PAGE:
Celebrity branding

From Wikipedia, the free encyclopedia
Jump to: navigation, search
In 2001, actress Anna Friel and her partner David Thewlis, who posed for fashion photographer Henry Bond, were reportedly paid £50,000 to appear in Mulberry's 2001 autumn/winter campaign.[1]

Celebrity branding is a type of branding or advertising in which a celebrity becomes a brand ambassador and uses his or her status in society to promote or endorse a product, service or charity.[citation needed]

Usage[edit]

Actress and model Lin Chi-ling at the LG New Chocolate Phone launching event for the BL40, 2009, Hong Kong

Celebrity branding can take several different forms, from the appearance of a celebrity in advertisements for a product, service or charity, to a celebrity attending PR events, creating his or her own line of products or services, or using his or her name as a brand.[citation needed] The most popular forms of celebrity brand lines are for clothing and fragrances. Some singers, models and film stars have at least one licensed product or service which bears their name.[example needed] The use of a celebrity or of a sports professional can have a huge impact on a brand. For example, sales of Nike golf apparel and footwear doubled after Tiger Woods was signed up on a sponsorship deal.[2]

Celebrities also provide voice-overs for advertising. Some celebrities have distinct voices which are recognizable even when faces are not visible on a screen. This is a more subtle way to add celebrity branding to a product or service. An example of such an advertising campaign is Sean Connery's voice-over for Level 3 Communications.[citation needed]

Celebrity branding is a global phenomenon and it assumes paramount importance in countries like India,[citation needed] where the public may treat celebrities as virtual demi-gods. There is a certain correlation[which?] between successful celebrity branding and brand endorsements. More recently,[when?] advertisers have begun attempting to quantify and qualify the use of celebrities in their marketing campaigns by evaluating their[who?] awareness, appeal, and relevance to a brand's image and the celebrity's influence on consumer buying behavior.[citation needed]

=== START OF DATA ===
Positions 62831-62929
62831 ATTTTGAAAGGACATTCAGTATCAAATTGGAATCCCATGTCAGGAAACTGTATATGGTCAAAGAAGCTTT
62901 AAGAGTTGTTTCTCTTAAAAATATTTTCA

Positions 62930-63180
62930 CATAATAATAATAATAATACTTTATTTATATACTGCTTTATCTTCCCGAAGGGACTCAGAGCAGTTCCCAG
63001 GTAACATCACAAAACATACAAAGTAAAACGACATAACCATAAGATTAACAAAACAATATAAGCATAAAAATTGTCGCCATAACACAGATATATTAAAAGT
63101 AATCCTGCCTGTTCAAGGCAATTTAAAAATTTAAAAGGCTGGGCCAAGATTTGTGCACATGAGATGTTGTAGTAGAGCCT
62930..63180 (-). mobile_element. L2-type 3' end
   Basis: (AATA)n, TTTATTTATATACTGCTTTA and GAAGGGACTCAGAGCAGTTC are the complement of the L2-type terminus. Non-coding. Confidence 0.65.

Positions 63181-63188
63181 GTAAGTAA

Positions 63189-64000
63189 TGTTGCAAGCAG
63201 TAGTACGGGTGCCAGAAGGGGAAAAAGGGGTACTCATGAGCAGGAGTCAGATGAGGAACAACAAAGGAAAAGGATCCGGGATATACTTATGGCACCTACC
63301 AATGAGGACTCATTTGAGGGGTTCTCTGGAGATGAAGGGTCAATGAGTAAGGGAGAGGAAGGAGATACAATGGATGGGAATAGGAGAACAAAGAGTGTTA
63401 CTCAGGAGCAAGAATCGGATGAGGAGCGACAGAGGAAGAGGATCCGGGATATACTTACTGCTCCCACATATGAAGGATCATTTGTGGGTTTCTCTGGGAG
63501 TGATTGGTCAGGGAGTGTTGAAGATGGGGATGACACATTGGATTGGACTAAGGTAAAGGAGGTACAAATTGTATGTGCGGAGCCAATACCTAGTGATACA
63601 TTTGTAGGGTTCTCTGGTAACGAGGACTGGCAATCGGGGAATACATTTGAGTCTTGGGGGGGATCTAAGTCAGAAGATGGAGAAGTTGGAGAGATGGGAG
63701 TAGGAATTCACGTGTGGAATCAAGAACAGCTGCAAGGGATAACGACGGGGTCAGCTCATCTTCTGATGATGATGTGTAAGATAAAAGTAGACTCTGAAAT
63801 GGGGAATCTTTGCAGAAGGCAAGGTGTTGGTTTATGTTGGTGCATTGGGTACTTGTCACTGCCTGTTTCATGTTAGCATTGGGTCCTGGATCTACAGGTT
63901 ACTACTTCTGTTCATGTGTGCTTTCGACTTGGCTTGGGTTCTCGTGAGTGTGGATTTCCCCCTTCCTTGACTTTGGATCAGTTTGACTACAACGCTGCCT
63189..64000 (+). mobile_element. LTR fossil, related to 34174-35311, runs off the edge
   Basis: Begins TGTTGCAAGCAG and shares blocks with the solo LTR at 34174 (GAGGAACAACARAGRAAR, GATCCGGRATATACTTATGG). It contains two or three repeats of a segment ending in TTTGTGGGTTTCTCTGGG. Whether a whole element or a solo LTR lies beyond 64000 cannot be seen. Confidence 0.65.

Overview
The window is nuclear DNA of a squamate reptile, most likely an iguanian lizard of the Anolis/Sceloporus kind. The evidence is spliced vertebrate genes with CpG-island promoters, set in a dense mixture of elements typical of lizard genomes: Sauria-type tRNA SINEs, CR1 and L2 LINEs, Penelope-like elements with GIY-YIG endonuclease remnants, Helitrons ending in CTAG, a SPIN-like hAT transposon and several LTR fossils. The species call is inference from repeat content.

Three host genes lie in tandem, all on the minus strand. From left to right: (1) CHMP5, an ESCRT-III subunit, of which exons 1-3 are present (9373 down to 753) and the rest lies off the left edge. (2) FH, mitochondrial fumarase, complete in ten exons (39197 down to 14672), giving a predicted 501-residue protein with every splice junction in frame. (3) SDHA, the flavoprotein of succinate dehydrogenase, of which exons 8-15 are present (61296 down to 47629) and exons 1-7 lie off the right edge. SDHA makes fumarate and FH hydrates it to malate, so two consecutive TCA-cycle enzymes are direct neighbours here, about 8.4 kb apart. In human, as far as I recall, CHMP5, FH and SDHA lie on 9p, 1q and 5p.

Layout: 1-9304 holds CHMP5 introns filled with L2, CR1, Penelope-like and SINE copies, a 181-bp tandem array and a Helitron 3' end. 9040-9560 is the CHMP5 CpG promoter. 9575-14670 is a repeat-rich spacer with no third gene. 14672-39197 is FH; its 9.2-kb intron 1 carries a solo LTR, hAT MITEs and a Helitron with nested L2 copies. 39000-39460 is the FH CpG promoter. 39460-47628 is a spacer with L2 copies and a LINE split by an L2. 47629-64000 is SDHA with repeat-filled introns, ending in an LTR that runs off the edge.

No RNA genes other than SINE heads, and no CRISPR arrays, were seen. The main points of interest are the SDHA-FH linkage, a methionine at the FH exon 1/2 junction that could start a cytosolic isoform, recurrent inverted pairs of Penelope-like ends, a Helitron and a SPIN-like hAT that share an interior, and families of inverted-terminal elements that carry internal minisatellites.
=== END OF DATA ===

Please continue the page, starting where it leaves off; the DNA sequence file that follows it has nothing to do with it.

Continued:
However, in some cases the celebrity did not give permission to be associated with the brand and was wrongly attributed to the brand. For example, on July 23, 2008, Taco Bell launched their "Why Pay More?" campaign and used 50 Cent's name and trademark as a way to endorse their low-cost menus.[3] 50 Cent was unaware of this endorsement and therefore sought out legal action. He filed a lawsuit against Taco Bell and sued for $4 million.[3] He won the case.

See also[edit]

References[edit]

  1. ^ "Friel the Heat". Vogue News UK. British Vogue. Retrieved 28 February 2015. 
  2. ^ FMCG Ireland
  3. ^ a b Reid, Shaheem. "50 Cent Sues Taco Bell". MTV News. MTV. Retrieved 9 February 2015. 

Further reading[edit]